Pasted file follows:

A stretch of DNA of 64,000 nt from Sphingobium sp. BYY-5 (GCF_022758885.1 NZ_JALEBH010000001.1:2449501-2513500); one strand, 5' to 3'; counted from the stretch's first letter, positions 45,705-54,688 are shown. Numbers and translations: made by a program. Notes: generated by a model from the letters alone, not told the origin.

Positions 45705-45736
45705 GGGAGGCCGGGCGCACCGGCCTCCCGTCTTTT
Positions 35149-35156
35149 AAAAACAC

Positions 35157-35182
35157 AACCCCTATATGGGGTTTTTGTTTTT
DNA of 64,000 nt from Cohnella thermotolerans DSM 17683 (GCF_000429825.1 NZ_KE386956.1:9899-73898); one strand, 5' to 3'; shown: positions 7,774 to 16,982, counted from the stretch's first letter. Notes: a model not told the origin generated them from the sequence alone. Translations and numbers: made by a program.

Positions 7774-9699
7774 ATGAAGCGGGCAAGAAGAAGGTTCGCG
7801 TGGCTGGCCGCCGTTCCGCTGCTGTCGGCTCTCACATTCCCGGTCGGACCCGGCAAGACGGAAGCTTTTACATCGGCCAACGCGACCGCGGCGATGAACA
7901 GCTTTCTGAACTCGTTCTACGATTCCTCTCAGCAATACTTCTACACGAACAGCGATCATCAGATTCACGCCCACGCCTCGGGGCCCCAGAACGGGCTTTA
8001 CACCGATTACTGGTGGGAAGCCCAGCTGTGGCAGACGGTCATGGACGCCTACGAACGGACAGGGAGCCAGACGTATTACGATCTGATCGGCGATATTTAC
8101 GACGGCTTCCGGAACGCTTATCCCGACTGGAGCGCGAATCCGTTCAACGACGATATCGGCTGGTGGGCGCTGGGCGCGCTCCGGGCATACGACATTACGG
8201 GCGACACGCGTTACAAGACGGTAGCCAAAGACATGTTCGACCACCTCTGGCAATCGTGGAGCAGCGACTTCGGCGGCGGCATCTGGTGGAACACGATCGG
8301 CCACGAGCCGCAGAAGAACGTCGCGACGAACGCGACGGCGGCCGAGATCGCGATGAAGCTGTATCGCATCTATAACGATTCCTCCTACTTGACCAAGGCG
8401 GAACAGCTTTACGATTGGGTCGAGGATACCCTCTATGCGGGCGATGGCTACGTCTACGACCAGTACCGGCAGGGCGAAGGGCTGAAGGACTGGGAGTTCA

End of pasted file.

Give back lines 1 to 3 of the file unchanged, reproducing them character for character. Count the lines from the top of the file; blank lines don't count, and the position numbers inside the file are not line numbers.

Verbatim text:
A stretch of DNA of 64,000 nt from Sphingobium sp. BYY-5 (GCF_022758885.1 NZ_JALEBH010000001.1:2449501-2513500); one strand, 5' to 3'; counted from the stretch's first letter, positions 45,705-54,688 are shown. Numbers and translations: made by a program. Notes: generated by a model from the letters alone, not told the origin.

Positions 45705-45736
45705 GGGAGGCCGGGCGCACCGGCCTCCCGTCTTTT